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Someone wrote in
2011-07-02 04:09 am (UTC)
"Meaner than Men"
I'm going through
again, and I've hit the part where Harry's talking to Murphy and Carmichael about who Tommy Tomm and Jennifer Stanton's killer might be. Harry is utterly convinced that it's a woman, because, as he says, "Women are better at hating than men. They can focus it better, let it go better. Hell, witches are just plain
than wizards" (21, paperback).
My question: given what we know of Harry now (Harry's life has been filled with men from both sides of the fence, from manipulative and abusive Justin to his loving father Malcolm, and from the super-strict Morgan to laid-back Bob), where did this ideology come from? If you consider that most of the powerful men in his life have either abused him physically/emotionally/magically or had the potential to (as I don't remember anything canon-specific about Eb being so), where are the "mean" women in his life? Lea, as I see her, isn't so much mean as she is manipulative - and she appears to have had very little of a "mean" impact on Harry's life after Justin, since she's still waiting for him to fulfill his end of the bargain.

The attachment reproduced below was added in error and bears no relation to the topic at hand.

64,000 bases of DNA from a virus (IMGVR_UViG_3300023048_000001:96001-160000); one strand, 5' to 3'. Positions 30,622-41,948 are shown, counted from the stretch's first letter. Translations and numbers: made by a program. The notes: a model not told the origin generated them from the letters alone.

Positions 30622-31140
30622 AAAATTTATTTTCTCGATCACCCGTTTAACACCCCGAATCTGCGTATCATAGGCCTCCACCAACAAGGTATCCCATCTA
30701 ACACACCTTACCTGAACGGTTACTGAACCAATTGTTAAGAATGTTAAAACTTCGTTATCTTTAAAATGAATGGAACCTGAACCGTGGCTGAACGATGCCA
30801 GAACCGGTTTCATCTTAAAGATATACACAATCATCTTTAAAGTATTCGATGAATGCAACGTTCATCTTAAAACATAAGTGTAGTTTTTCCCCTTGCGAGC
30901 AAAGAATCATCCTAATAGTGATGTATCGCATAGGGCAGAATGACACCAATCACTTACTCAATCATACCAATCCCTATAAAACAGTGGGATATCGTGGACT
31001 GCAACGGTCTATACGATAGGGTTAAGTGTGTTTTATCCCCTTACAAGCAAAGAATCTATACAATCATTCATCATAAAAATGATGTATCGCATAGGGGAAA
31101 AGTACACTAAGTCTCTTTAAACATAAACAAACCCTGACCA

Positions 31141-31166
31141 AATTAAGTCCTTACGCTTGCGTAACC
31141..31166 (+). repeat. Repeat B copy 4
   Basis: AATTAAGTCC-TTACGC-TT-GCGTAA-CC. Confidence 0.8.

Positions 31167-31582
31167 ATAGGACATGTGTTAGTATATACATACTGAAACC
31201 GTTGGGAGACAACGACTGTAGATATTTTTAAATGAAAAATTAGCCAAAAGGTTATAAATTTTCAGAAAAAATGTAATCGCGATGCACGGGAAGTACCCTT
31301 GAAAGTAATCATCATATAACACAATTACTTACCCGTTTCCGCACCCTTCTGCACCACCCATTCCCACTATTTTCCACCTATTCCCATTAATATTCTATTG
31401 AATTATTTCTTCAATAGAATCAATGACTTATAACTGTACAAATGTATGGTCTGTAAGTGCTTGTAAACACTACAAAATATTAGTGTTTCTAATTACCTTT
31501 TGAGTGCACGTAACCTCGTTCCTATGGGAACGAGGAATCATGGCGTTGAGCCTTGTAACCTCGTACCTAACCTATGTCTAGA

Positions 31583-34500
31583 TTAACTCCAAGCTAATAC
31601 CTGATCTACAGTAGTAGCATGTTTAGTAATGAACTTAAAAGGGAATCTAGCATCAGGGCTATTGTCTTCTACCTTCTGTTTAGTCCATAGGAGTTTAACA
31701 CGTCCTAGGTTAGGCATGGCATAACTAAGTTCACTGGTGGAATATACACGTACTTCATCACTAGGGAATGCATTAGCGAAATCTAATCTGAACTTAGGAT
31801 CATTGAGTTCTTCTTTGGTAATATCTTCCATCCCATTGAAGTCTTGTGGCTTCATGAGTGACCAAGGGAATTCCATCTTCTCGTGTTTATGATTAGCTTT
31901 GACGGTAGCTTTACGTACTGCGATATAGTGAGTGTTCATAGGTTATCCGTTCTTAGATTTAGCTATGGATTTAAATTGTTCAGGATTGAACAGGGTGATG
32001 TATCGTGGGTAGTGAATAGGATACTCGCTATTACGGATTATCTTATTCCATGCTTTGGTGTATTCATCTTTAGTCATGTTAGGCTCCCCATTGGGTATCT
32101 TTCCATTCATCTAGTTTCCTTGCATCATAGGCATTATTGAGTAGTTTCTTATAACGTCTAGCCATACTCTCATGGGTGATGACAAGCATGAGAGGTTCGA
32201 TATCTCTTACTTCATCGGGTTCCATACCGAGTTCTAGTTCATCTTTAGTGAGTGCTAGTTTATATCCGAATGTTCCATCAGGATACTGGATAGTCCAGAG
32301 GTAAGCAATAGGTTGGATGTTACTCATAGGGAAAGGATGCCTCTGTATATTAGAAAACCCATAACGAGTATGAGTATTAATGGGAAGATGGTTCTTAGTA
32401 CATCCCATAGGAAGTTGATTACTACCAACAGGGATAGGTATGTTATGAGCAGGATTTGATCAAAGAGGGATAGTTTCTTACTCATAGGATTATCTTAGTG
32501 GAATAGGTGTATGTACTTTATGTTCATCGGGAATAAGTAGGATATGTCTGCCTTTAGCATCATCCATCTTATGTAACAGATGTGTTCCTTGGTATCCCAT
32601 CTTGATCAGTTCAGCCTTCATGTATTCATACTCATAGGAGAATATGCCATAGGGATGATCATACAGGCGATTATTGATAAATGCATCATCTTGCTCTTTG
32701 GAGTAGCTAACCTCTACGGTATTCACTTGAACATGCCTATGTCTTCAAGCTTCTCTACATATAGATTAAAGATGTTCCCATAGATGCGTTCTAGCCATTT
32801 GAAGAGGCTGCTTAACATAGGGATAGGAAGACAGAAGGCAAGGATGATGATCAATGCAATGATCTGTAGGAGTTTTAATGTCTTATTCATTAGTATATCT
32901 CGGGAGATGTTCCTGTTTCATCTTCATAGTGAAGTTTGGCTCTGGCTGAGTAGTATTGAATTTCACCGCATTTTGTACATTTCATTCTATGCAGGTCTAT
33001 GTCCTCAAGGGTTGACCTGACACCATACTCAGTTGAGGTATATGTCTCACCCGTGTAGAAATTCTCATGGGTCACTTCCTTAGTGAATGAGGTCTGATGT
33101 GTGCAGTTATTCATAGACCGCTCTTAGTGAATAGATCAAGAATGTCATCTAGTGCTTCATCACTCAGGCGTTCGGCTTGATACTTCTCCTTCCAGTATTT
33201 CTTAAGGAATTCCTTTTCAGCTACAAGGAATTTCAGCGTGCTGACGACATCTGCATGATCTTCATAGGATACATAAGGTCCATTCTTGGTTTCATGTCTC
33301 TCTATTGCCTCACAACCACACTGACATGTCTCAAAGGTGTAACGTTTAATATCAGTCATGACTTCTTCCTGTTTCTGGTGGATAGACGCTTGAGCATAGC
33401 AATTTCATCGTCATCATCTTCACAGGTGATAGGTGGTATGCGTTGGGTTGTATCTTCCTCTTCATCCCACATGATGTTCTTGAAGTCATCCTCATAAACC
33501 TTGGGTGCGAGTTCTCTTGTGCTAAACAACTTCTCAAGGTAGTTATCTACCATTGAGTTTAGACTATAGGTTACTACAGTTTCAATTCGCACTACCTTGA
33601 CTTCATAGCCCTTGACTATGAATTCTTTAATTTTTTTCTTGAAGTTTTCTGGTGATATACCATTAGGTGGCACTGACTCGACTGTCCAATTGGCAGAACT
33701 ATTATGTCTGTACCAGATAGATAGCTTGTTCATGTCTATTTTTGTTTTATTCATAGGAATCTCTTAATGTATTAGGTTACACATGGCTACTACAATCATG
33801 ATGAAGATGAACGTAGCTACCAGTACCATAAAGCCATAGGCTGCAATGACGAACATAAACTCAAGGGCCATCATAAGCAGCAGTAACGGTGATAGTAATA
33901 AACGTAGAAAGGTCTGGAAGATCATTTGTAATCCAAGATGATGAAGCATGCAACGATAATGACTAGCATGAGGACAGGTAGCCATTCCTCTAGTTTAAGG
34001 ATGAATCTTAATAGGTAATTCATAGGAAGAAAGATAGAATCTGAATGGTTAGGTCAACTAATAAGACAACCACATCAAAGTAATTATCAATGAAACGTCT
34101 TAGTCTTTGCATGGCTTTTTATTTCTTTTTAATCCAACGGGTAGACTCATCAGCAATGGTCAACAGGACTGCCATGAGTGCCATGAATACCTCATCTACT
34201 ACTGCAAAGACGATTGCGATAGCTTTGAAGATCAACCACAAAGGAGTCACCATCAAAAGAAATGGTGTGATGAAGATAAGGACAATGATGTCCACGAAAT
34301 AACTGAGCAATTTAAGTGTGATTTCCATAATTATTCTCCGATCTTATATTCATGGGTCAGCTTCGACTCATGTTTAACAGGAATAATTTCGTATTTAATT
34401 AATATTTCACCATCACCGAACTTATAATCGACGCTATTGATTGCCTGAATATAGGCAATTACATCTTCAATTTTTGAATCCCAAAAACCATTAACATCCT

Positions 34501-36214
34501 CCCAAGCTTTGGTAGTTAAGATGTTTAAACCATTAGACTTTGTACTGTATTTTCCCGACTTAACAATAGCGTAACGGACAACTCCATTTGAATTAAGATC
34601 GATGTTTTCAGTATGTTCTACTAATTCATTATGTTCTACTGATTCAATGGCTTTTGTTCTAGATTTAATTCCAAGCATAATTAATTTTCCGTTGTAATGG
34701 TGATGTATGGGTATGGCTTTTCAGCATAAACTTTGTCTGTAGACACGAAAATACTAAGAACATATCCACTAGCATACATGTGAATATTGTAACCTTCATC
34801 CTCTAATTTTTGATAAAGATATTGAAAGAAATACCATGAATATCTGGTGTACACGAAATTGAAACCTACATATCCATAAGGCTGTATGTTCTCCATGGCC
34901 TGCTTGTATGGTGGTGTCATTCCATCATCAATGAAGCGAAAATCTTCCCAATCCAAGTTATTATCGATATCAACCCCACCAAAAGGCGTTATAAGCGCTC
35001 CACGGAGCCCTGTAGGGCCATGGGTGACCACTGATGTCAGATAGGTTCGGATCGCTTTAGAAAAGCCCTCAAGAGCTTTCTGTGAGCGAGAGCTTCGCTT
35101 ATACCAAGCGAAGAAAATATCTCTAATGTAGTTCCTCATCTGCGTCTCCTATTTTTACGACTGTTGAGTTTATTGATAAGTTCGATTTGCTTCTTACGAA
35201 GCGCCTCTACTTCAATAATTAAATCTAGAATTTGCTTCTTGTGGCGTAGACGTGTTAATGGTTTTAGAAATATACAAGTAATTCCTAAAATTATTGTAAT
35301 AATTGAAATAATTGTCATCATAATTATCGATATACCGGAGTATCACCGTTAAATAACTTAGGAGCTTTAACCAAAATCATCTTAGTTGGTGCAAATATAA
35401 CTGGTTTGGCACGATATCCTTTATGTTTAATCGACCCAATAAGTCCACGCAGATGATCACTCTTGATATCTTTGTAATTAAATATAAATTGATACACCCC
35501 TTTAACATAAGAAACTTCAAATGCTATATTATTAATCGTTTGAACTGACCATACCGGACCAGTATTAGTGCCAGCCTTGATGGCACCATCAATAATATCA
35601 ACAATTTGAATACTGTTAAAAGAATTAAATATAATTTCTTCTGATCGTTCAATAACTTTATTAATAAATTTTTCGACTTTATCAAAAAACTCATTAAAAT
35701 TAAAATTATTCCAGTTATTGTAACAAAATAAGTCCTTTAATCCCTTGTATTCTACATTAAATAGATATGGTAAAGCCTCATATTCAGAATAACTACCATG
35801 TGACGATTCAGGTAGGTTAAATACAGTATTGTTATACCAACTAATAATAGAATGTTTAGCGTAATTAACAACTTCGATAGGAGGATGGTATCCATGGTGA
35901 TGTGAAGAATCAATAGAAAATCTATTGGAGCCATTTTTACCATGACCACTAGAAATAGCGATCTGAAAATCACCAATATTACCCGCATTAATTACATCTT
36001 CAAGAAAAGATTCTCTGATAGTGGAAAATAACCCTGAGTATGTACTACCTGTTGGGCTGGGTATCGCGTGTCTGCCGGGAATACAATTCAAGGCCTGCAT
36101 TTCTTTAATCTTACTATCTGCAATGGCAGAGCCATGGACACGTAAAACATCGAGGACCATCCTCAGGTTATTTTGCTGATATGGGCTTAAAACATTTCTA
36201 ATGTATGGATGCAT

The idea that women are meaner than men (given his experience with men - only one, possibly two, "good" father figures) had to originate somewhere. The women I remember in canon only showed their "hate" potential
Harry gives the above statement (in Chapter TWO).
And, final note, is this why Harry is so insistent on treating a woman "like a lady"? I.e., is he afraid if he doesn't they are somehow going to exact revenge?
Please note, I'm aware of the inconsistencies of Harry's logic - he does not, for example, treat Bianca "like a lady". Perhaps because she isn't technically human? On that note, most of the women who show their "mean" potential around him are not vanilla mortals - they're from the magical side of the world.
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